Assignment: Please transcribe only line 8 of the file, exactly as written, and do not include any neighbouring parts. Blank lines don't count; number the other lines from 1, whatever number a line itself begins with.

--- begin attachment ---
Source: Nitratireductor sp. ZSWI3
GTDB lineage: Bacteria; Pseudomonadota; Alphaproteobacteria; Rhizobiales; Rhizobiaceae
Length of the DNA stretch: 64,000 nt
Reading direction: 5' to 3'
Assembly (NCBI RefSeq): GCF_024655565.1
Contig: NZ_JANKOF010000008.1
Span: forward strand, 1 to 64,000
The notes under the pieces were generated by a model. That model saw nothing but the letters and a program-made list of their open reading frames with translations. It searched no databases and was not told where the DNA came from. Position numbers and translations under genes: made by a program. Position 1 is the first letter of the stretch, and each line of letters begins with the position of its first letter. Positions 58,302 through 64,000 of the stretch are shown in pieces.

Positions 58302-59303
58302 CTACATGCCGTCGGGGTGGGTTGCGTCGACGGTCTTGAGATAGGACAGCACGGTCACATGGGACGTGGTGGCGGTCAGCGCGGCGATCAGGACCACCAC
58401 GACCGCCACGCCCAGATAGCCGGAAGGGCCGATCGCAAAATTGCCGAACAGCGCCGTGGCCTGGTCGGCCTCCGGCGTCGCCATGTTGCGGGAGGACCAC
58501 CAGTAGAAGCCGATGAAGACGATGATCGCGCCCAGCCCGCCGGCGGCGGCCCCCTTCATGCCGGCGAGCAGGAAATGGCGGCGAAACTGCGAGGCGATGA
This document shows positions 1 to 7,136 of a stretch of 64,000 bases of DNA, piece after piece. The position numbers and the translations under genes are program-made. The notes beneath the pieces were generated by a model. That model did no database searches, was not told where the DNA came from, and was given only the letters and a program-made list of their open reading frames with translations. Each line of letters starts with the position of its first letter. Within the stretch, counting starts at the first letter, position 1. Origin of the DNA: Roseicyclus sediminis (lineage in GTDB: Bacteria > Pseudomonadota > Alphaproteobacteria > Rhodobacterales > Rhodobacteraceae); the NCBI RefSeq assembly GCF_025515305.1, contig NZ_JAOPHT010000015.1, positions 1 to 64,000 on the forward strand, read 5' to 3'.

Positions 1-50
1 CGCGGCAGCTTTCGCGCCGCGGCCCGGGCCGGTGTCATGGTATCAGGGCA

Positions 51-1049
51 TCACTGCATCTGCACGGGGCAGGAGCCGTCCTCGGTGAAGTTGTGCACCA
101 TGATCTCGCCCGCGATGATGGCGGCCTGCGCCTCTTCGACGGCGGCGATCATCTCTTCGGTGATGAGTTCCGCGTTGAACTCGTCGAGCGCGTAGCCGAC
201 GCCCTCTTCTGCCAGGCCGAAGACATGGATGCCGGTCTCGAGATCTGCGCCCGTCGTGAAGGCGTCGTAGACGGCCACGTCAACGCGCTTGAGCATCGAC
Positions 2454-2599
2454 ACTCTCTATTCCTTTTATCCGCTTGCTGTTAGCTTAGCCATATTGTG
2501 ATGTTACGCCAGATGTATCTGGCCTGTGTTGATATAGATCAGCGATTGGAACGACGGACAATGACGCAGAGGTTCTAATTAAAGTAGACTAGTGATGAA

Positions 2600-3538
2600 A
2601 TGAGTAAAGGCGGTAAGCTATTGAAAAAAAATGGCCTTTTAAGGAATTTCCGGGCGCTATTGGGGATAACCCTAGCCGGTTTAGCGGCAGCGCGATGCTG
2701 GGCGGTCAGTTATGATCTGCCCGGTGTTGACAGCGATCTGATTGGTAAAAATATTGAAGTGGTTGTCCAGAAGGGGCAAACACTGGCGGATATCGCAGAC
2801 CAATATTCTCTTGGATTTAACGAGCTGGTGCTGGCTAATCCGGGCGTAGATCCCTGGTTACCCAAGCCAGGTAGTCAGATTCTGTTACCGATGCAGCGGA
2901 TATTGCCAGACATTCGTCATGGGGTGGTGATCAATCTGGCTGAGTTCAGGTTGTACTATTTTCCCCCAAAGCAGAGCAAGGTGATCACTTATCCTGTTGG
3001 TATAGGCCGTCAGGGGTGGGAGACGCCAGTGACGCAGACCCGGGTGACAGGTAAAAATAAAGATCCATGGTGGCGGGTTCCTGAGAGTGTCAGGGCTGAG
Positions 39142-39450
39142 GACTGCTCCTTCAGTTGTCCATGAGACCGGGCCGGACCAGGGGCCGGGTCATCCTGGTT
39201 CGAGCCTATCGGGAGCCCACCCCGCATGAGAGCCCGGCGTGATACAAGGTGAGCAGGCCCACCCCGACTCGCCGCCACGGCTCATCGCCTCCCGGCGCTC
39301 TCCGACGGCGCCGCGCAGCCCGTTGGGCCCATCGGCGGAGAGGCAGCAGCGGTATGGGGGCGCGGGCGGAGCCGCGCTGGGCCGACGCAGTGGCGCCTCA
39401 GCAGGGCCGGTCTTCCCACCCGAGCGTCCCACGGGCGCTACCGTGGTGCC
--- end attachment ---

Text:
The notes under the pieces were generated by a model. That model saw nothing but the letters and a program-made list of their open reading frames with translations. It searched no databases and was not told where the DNA came from. Position numbers and translations under genes: made by a program. Position 1 is the first letter of the stretch, and each line of letters begins with the position of its first letter. Positions 58,302 through 64,000 of the stretch are shown in pieces.